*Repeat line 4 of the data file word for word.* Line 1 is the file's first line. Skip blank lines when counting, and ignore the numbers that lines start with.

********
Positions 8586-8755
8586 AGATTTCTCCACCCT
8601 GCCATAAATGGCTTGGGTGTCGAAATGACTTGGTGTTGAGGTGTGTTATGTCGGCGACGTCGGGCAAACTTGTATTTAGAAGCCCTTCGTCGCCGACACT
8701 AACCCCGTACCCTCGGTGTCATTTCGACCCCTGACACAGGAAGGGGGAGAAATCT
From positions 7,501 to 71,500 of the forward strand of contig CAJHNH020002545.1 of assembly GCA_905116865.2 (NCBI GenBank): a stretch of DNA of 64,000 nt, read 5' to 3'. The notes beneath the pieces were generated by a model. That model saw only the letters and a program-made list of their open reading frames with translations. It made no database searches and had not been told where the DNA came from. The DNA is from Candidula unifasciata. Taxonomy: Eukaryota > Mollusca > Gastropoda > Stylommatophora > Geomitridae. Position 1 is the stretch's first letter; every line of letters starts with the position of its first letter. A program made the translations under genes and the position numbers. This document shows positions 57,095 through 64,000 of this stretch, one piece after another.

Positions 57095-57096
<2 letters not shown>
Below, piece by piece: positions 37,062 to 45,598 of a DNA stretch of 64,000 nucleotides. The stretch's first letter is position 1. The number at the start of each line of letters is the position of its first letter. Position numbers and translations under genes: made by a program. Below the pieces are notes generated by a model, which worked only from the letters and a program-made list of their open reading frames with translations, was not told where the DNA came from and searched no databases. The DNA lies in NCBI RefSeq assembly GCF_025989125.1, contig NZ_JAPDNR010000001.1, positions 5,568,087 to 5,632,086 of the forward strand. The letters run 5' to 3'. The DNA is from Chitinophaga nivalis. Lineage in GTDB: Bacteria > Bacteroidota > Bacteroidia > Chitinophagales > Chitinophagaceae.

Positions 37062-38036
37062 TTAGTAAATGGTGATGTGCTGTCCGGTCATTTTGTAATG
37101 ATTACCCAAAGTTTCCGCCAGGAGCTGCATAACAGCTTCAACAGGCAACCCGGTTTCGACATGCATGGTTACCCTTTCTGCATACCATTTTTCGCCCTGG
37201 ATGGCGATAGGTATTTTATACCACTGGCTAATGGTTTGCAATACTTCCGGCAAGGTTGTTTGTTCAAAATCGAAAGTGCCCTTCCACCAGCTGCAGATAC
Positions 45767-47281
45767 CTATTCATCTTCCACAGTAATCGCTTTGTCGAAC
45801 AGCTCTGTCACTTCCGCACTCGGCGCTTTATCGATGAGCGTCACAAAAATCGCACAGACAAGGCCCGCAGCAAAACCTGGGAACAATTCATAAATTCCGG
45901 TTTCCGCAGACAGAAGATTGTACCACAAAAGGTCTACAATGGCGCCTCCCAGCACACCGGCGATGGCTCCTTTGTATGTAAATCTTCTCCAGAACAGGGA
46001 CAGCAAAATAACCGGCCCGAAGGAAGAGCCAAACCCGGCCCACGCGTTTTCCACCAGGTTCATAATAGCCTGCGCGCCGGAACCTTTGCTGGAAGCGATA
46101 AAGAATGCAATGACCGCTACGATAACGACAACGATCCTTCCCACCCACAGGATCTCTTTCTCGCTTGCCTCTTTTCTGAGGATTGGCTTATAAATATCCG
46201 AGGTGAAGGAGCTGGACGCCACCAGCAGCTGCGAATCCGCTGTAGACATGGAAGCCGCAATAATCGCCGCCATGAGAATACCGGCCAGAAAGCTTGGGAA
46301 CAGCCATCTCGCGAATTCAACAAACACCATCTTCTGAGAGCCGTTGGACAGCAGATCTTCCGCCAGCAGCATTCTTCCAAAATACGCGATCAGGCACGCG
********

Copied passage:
8701 AACCCCGTACCCTCGGTGTCATTTCGACCCCTGACACAGGAAGGGGGAGAAATCT